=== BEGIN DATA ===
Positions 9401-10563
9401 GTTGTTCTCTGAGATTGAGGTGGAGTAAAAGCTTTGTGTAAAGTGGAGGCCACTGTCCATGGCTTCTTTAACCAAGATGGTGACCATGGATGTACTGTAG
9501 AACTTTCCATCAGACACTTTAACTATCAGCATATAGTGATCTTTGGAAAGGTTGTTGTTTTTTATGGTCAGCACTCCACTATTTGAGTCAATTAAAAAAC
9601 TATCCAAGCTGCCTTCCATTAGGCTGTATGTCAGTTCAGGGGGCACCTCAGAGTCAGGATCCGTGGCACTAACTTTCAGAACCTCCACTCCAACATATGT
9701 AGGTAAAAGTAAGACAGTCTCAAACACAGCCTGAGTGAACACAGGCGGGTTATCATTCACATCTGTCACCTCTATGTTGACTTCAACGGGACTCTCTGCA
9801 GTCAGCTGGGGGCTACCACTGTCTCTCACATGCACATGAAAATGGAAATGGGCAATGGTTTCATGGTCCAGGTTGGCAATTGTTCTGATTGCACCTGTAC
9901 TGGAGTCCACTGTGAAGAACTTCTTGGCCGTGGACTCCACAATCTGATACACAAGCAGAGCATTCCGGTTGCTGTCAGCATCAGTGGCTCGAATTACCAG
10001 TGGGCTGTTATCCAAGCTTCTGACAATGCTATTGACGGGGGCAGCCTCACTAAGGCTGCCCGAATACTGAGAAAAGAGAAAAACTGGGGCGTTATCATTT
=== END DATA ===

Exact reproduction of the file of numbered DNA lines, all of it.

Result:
Positions 9401-10563
9401 GTTGTTCTCTGAGATTGAGGTGGAGTAAAAGCTTTGTGTAAAGTGGAGGCCACTGTCCATGGCTTCTTTAACCAAGATGGTGACCATGGATGTACTGTAG
9501 AACTTTCCATCAGACACTTTAACTATCAGCATATAGTGATCTTTGGAAAGGTTGTTGTTTTTTATGGTCAGCACTCCACTATTTGAGTCAATTAAAAAAC
9601 TATCCAAGCTGCCTTCCATTAGGCTGTATGTCAGTTCAGGGGGCACCTCAGAGTCAGGATCCGTGGCACTAACTTTCAGAACCTCCACTCCAACATATGT
9701 AGGTAAAAGTAAGACAGTCTCAAACACAGCCTGAGTGAACACAGGCGGGTTATCATTCACATCTGTCACCTCTATGTTGACTTCAACGGGACTCTCTGCA
9801 GTCAGCTGGGGGCTACCACTGTCTCTCACATGCACATGAAAATGGAAATGGGCAATGGTTTCATGGTCCAGGTTGGCAATTGTTCTGATTGCACCTGTAC
9901 TGGAGTCCACTGTGAAGAACTTCTTGGCCGTGGACTCCACAATCTGATACACAAGCAGAGCATTCCGGTTGCTGTCAGCATCAGTGGCTCGAATTACCAG
10001 TGGGCTGTTATCCAAGCTTCTGACAATGCTATTGACGGGGGCAGCCTCACTAAGGCTGCCCGAATACTGAGAAAAGAGAAAAACTGGGGCGTTATCATTT